Let me begin with heartfelt congratulations to the 2020 graduates of Berkeley who, like their peers across the country, were deprived of their commencement ceremonies by the coronavirus and the need for social distancing.
They deserved better. And yet, this ending to their undergraduate experience is somehow in keeping with the rest of their time at Cal, which was nothing if not eventful. Early on, they saw their campus roiled by protests and provocateurs, then shut down by smoke from rampant wildfires, later by power outages, and now this: global pandemic. That’s one helluva four years. Now, as if that weren’t enough, they’re entering the job market at a time of unparalleled unemployment and considerable uncertainty about the future.
COVID-19 has brought its share of revelation. At the same time, our cities have grown quieter, our skies clearer, our sense of collective responsibility has been heightened.
I’m reminded of that old curse that comes disguised as a blessing: May you live in interesting times.
The campus has been through times like these before. A few years ago, I wrote a piece for these pages about the flu pandemic of 1918 and how it played out in Berkeley. It was called “In Flew Enza,” and rereading it now gives a shock of recognition. Like today, 1918 was a time of masks and quarantine, of closed theaters and canceled sporting events. Unlike today, it was also a time of war, which helped hasten the spread of the flu virus—in bases and barracks, on troop ships and in the trenches. There’s something to be grateful for, at least: We’re not at war.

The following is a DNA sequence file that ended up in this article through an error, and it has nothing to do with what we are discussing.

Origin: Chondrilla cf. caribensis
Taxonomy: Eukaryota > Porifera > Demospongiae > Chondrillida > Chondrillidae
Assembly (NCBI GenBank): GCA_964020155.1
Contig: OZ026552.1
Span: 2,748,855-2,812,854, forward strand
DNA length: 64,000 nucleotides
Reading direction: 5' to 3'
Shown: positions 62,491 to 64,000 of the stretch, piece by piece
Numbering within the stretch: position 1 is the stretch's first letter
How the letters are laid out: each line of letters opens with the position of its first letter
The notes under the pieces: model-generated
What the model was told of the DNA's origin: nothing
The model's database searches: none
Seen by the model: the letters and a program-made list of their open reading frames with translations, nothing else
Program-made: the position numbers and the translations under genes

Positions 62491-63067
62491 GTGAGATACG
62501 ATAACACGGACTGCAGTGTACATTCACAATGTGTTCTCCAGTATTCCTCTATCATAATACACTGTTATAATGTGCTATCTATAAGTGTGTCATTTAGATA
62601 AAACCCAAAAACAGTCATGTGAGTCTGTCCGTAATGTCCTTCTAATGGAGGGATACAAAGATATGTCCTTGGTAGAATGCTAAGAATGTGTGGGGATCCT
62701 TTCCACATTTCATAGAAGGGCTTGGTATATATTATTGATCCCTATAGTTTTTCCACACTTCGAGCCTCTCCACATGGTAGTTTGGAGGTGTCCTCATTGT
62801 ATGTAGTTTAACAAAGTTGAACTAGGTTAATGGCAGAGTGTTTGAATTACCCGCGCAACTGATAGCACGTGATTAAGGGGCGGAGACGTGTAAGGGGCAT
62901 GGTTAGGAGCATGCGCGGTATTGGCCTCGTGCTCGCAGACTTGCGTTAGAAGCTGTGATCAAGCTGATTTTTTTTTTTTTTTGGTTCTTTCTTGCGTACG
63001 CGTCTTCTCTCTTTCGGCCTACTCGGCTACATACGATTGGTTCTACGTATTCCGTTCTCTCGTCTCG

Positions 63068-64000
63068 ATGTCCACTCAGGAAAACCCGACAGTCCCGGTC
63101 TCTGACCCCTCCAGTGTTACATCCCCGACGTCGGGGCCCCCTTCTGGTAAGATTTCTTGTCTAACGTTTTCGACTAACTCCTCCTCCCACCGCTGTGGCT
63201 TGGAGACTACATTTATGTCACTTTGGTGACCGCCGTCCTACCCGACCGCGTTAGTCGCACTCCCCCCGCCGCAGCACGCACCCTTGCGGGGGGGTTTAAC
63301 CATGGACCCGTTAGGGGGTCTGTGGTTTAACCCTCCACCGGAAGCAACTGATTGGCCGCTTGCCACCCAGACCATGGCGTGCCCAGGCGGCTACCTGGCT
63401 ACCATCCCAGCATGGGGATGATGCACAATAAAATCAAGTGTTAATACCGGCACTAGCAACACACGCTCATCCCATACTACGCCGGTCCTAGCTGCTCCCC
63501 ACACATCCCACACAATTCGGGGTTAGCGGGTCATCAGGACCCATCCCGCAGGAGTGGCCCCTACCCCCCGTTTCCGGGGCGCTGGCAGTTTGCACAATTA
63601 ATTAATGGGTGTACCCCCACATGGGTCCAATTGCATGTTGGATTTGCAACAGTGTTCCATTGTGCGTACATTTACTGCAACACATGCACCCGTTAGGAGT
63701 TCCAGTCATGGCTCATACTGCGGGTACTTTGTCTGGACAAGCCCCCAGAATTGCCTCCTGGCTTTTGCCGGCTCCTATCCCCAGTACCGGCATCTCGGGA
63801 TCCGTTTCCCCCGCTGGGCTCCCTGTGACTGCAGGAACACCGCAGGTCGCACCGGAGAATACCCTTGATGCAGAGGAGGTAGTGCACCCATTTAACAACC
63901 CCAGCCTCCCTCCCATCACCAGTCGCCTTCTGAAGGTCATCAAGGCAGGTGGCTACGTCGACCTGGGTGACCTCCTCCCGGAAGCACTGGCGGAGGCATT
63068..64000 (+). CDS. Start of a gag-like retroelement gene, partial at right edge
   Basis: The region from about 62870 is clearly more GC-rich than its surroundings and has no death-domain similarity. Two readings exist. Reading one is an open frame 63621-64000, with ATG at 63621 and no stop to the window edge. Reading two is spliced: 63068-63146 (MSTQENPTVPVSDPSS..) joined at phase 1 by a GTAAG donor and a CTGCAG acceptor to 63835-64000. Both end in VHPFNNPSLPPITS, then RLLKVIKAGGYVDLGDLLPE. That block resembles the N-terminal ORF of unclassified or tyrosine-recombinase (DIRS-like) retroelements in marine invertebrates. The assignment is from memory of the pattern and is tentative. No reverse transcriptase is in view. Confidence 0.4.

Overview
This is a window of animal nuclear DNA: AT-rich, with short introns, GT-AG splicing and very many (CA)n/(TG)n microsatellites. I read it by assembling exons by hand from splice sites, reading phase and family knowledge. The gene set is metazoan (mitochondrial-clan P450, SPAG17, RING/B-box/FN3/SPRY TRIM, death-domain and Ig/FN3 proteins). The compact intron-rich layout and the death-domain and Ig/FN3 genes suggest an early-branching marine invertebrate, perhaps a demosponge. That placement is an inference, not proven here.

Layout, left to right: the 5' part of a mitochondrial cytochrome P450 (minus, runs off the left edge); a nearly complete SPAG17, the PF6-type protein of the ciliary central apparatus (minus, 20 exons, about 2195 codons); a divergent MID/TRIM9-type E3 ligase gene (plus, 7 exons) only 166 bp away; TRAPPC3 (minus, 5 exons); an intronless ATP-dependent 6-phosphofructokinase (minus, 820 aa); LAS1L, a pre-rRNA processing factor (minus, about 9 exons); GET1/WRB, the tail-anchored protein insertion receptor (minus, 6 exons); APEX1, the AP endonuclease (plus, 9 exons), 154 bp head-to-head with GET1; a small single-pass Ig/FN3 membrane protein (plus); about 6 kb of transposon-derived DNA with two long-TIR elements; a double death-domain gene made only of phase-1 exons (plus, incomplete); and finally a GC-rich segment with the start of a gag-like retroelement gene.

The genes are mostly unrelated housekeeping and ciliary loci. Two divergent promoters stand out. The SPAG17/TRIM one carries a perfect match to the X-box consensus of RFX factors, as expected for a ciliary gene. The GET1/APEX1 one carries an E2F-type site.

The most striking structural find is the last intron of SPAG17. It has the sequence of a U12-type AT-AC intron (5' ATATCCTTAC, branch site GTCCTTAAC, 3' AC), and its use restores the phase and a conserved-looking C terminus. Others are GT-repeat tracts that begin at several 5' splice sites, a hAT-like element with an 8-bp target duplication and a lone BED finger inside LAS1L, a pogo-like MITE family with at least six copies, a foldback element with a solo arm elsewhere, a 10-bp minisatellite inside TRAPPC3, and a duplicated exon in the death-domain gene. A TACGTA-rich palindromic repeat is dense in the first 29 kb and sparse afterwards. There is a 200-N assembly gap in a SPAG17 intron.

Indeed, as Berkeley authors Jack London and George Stewart reminded readers in their respective novels The Scarlet Plague (1915) and Earth Abides (1949), things could always be worse. Both stories, set largely in Berkeley, imagine a world without us, after pandemics have decimated humanity, ending civilization as we know it. While it may seem to us like a rather modern obsession, apocalyptic literature is as old as literature itself. And, as I argue in my essay, it’s not without purpose. “Apocalypse comes from the Greek, apokalypsis: to reveal. The spinner of apocalypse tales is like the hacker paid to expose flaws in a system, and hopefully, suggest fixes to the code.”
COVID-19 has brought its share of revelation, from failures of leadership to the fragility of our economy. At the same time, our cities have grown quieter, our skies clearer, our sense of collective responsibility has been heightened. For those of us lucky enough to still have jobs and healthy families, this respite from normal life reminds us to be thankful for what we have.
The trick now will be to learn what we can from this experience and carry the lessons forward. That’s the spirit of our “Pandemic Roundtable,” in which we ask Berkeley experts (faculty and alumni) from a variety of fields for wisdom and direction as we venture into uncharted territory. As Professor Dacher Keltner and student Mitchell Walker note in their contribution, the first challenge may be to see our situation with new eyes, to regard it not with fear but with awe.
Where fear can paralyze, awe inspires and animates. It makes us resilient. And that may be the best commencement advice anyone can offer: Adjust your eyes.